• Adaptive Chosen-Ciphertext Attack (CCA2):
    • This is a CCS1 attack in which the attacker can adaptively choose ciphertexts: the task of the attacker is successful if he can decrypt a (new) target ciphertext.
the rsa problem
The RSA Problem
  • INPUT
    • N = pq with p,q prime nmbers.
    • e an integer such that gcd(e,(p-1)(q-1)) =1
    • cZN.
  • OUTPUT
    • The unique integer mZNsuch that me c (mod N )
the rsa assumption
The RSA Assumption
  • An RSA solver is a PPT algorithm that solves the RSA problem.
  • The RSA Assumption is that, for any RSA solver, there exists a negligible function negl such that:
    • for an arbitrary instance of the RSA problem, the RSA solver will succeed with probability  neglfor all sufficiently large inputs.
the integer factorization problem
The Integer Factorization Problem
  • The IF Problem (IF)
  • INPUT
    • N an odd composite integer with at least two distinct prime factors.
  • OUTPUT
    • A prime p such that p | N.
the if assumption
The IF Assumption
  • An integer factorizer is a PPT algorithm that solves the IF problem.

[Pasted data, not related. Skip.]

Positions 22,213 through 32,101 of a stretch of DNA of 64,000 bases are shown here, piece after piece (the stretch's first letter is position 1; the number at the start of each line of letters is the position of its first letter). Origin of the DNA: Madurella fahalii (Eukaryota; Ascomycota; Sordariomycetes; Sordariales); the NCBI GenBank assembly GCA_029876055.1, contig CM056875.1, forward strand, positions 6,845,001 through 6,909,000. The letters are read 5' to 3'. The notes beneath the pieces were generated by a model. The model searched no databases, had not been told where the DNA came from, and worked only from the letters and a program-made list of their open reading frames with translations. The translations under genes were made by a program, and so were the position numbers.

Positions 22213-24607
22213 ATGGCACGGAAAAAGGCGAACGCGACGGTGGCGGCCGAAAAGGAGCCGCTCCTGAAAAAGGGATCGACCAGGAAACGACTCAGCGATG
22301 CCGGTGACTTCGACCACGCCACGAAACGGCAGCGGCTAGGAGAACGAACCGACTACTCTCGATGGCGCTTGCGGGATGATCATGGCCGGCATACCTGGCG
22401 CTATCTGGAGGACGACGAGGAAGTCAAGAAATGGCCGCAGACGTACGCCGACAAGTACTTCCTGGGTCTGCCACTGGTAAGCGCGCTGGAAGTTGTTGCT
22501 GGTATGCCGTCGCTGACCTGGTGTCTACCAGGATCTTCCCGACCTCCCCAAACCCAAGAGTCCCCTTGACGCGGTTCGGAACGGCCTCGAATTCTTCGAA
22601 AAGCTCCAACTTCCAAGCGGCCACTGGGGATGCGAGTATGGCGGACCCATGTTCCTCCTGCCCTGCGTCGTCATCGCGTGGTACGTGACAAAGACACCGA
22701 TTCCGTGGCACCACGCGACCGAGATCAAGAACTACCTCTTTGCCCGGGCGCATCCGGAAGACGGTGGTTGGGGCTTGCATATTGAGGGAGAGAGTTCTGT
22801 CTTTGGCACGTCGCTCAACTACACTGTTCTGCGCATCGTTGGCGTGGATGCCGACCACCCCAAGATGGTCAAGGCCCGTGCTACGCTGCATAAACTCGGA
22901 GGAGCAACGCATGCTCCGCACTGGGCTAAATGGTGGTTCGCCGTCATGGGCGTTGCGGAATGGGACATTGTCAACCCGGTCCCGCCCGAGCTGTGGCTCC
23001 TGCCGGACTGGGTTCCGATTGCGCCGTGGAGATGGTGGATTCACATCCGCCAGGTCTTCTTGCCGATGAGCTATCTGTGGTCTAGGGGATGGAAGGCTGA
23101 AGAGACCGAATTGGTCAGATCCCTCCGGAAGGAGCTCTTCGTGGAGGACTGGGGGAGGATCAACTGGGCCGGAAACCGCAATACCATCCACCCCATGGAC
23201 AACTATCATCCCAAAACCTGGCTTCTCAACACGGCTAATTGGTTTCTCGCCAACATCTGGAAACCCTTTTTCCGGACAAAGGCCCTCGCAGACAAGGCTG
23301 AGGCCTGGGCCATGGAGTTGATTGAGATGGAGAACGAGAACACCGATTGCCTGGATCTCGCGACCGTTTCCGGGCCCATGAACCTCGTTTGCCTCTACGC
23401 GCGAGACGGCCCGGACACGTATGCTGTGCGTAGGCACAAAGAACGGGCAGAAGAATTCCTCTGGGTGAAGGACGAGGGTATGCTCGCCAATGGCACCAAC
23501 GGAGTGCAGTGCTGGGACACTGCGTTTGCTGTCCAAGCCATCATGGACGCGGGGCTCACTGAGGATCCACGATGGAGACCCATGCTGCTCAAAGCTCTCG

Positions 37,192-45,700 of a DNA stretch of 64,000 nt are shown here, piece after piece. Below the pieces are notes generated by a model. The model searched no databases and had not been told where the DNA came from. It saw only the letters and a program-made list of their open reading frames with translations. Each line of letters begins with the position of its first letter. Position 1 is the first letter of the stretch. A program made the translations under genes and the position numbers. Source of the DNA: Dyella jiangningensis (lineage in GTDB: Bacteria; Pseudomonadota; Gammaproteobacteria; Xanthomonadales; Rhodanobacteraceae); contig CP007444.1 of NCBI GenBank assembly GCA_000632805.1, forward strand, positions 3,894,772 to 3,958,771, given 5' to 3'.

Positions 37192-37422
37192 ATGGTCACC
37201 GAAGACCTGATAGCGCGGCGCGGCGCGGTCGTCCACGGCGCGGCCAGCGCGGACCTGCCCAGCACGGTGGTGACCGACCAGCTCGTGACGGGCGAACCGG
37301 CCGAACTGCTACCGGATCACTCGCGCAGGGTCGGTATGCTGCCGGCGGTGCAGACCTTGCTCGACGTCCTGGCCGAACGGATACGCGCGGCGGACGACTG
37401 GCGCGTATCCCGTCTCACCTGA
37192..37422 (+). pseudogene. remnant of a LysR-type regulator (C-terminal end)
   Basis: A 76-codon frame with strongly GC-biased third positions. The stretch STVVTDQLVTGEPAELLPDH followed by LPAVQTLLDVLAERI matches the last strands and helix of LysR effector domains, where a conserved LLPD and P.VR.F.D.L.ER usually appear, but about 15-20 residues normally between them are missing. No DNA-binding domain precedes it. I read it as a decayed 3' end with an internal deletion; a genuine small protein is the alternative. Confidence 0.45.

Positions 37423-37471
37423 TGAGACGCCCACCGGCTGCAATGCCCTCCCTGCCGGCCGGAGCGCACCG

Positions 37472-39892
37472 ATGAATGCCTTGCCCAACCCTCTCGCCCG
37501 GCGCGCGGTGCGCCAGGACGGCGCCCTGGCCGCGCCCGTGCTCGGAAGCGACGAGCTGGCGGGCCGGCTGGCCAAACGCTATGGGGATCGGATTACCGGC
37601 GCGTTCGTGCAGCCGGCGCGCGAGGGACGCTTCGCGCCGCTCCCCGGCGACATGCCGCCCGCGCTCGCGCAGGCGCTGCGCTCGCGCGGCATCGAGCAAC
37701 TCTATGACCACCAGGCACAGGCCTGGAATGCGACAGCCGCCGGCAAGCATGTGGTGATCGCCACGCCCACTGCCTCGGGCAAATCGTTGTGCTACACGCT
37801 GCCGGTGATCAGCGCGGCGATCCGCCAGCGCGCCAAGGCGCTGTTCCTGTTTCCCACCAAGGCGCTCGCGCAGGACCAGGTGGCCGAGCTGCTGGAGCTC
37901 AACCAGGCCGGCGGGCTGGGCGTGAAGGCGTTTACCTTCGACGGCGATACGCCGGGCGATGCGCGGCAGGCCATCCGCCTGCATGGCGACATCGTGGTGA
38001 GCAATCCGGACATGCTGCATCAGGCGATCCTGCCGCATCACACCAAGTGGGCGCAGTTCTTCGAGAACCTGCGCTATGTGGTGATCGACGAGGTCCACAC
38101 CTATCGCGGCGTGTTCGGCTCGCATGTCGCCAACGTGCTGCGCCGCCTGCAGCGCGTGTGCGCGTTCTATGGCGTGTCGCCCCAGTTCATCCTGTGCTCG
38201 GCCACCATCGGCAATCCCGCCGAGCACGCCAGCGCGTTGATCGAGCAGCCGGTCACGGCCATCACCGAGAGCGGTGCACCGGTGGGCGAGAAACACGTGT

• The IF Assumption is that, for any IF solver, there exists a negligible function negl such that:
    • for an arbitrary instance of the IF problem, the IF solver will succeed with probability  negl for all sufficiently large inputs.
security of rsa
Security of RSA
  • Relation to factoring.
    • If Factoring is easy then the RSA problem is easy: recovering the plaintext m from an RSA ciphertextc is easy if factoring is possible
    • The converse is likely not to be true.
  • Relation between factoring and the RSA problem
    • If Factoring is easy then the RSA problem is easy.
    • The converse is likely not to be true.
the rabin cryptosystem
The Rabin cryptosystem

Alice performs the following steps

  • Choose p, q large primes with |p| = |q|.
  • Compute n = pq.
  • Pick a random integer b UZn*
  • Make (n,b) public key, keep (p,q) as private key.
the rabin cryptosystem1
The Rabin cryptosystem

Encryption

Let m Zn* be the confidential message that Bob wants to send to Alice.

  • Bob creates the ciphertext: c m(m+b)(mod n).
  • Bob sends Alice: c

Decryption

To decrypt the ciphertextc Alice solves the quadratic equation:

m2 + bm –c  0(mod n),

for m < n.

the rabin cryptosystem2
The Rabin cryptosystem

Decryption

From elementary mathematics:

where  = b2 +4c (mod n).

Since m was chosen in Zn*,  must be in QRn .

Notice that ifp,qare such that p  q  3(mod4), then it iseasier to compute square roots modulo N, as we shall see below.

remarks
Remarks
  • Suppose p  q  3 (mod 4), n = pq.
  • Let y (mod p).
  • Then:

because,

remarks continued
Remarks (continued)
  • It follows that:

is a square root of y modulo p.

  • A similar argument applies for the other prime q.
  • So we get the quadratic residues modulo p and modulo q.